As I read your post, I am curious as why my focus on Benjamin’s “The Work of Art in Mechanical Reproduction” primarily his take on the effect of emerging forms and functions of art. Or rather, why I cannot get past his insightful discussion of photography and film at a time when these forms of art were not only in question, but were merely uncovering their potential.
This is, of course, all well in discussion with being the latest works to be mechanically reproduced. Benjamin, however, goes a step further to suggest that “for the first time in world history, mechanical reproduction emancipates the work of art from its parasitical dependence on ritual. To an ever greater degree the work of art reproduced becomes the work of art designed for reproducibility (5). In this context, a photographic negative can reproduce a number of prints, to the point where asking for “the ‘authentic’ print,” Benjamin states, “makes no sense” (5). I would imagine that its mechanical reproducibility would deem the work of art less “artistic,” but a more striking effect is found in “the instant the criterion of authenticity ceases to be applicable to artistic production,” to use Benjamin’s words, wherein “the total function of art is reversed. Instead of being based on ritual, it begins to be based on another practice—politics” (5).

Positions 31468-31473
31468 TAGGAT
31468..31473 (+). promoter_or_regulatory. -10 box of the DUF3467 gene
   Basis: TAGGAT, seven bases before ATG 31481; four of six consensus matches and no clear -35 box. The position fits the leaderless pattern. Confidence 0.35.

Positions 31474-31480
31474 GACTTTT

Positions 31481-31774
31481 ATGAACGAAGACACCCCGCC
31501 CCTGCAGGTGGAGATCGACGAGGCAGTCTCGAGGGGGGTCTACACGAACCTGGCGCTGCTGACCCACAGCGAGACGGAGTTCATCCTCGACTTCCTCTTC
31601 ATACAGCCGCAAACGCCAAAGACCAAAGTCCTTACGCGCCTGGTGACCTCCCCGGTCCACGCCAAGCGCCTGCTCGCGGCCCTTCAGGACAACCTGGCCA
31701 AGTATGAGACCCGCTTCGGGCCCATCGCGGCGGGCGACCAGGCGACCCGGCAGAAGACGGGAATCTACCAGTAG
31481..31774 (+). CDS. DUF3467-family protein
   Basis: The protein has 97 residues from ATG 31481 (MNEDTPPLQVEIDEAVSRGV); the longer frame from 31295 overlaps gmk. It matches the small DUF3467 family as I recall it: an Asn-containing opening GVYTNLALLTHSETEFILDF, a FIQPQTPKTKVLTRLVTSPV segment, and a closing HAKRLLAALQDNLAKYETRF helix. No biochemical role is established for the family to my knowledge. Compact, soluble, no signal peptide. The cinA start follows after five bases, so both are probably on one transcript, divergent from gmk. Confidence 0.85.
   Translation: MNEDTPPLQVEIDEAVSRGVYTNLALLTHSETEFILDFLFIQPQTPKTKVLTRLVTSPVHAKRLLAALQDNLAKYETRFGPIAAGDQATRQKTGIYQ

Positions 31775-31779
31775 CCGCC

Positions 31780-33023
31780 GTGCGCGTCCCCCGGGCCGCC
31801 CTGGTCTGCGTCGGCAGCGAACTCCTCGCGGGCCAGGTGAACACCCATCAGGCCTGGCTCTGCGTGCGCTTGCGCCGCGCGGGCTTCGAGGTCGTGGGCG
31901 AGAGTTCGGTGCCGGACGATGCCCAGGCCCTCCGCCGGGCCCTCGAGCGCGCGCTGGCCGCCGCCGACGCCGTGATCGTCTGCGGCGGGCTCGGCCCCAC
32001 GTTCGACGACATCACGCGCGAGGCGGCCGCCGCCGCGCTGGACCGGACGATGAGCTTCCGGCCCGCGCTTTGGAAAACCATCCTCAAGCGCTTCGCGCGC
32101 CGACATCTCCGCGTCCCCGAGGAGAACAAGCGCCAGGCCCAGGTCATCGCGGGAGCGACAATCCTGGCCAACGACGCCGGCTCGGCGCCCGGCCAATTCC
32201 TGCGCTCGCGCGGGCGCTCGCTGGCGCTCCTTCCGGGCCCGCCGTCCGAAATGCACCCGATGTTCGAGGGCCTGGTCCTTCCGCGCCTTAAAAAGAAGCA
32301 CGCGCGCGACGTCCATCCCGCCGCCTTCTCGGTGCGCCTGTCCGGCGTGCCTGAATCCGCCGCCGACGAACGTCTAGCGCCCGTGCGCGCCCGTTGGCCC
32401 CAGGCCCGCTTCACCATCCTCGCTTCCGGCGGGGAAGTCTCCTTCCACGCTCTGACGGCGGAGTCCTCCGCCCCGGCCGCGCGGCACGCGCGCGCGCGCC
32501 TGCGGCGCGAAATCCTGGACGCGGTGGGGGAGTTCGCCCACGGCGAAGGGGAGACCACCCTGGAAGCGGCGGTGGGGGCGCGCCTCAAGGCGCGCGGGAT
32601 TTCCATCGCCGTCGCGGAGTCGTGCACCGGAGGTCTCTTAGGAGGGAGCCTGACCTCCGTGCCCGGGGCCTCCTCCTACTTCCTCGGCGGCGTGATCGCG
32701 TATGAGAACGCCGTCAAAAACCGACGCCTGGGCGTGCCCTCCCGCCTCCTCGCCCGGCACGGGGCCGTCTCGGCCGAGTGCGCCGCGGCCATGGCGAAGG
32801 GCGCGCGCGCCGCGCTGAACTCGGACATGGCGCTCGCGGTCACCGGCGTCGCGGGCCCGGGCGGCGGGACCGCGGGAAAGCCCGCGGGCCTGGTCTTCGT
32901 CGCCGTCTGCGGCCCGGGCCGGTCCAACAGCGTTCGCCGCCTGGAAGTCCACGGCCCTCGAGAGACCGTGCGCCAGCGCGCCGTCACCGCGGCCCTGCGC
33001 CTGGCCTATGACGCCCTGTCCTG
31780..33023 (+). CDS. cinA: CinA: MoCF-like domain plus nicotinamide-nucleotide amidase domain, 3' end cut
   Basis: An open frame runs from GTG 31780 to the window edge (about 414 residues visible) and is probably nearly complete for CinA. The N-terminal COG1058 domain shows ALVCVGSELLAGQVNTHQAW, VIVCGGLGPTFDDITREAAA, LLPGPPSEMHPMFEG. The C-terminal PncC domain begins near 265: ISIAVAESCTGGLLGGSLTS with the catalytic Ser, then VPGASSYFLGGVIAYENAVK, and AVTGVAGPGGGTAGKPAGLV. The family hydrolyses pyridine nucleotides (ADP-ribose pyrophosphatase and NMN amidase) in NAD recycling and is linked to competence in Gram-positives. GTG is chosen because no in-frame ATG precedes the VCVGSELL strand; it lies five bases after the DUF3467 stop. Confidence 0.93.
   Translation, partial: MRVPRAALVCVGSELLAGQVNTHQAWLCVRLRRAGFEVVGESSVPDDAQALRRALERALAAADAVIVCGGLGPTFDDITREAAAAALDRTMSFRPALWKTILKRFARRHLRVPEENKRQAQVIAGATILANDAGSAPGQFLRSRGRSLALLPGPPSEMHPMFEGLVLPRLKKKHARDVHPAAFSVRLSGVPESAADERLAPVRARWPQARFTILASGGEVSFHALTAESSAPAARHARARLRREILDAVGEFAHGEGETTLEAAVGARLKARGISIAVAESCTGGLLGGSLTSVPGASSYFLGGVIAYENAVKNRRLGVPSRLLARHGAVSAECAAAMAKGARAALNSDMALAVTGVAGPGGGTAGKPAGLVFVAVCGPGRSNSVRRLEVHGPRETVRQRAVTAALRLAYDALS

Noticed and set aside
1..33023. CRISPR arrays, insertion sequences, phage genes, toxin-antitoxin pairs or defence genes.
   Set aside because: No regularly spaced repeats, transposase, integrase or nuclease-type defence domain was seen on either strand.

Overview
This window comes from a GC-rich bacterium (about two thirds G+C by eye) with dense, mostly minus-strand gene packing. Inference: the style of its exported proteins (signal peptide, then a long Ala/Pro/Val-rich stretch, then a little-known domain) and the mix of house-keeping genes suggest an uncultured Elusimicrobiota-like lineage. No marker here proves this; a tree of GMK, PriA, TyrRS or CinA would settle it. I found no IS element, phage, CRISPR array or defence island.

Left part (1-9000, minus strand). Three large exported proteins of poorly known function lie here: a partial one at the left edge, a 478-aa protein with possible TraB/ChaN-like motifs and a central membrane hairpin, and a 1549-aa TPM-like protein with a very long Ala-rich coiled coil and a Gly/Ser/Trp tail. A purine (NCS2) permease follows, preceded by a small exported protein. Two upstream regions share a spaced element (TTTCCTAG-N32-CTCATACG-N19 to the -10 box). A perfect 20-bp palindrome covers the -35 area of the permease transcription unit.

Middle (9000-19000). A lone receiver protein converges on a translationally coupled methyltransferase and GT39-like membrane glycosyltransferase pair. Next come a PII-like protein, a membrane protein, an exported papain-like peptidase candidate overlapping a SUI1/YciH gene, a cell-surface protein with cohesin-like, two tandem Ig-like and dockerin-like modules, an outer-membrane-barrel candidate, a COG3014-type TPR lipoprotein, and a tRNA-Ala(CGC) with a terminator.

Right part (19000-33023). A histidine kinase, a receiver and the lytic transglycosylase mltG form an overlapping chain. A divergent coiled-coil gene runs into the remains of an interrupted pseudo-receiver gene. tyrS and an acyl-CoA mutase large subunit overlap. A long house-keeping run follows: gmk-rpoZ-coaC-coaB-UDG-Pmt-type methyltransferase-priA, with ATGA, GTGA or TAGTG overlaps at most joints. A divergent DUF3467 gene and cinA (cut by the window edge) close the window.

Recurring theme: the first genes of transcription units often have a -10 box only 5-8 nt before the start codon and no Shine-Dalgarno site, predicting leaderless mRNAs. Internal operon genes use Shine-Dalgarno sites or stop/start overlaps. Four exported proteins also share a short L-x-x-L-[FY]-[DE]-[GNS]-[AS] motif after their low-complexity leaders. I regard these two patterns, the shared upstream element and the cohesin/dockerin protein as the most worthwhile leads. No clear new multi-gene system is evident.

It is not surprising that even in its very “exhibition value” art comes to serve new functions. That its more familiar “artistic” function can later be deemed “incidental” is most profound change. Benjamin “photography and the film are the most serviceable exemplifications of this new function” (6). Our perceptions are altered by the means of the work’s reproduction, such as the distinct case in performances by the stage and screen actor: the film actor’s performance, for instance, is subjected to a series of optical tests, the first of which is the obvious transmission or mediation of the camera (7). Rather than interacting with his audience on the stage and thus make adjustments to his performance, the film actor must reach his audience through a lens. As a result, the audience may “take the position of a critic, without experiencing any personal contact with the actor” (7).
Conversely, Benjamin suggests that “the [m]echanical reproduction of art changes the reaction of the masses toward art” (11). Particularly with the screen, “the critical and the receptive attitudes of the public coincide” (11). Benjamin explains that “the decisive reason for this is that individual reactions are predetermined by the mass audience response they are about to produce, and this is nowhere more pronounced than in the film. The moment these responses become manifest they control each other” (11). How these responses negotiate control of one another is quite intriguing.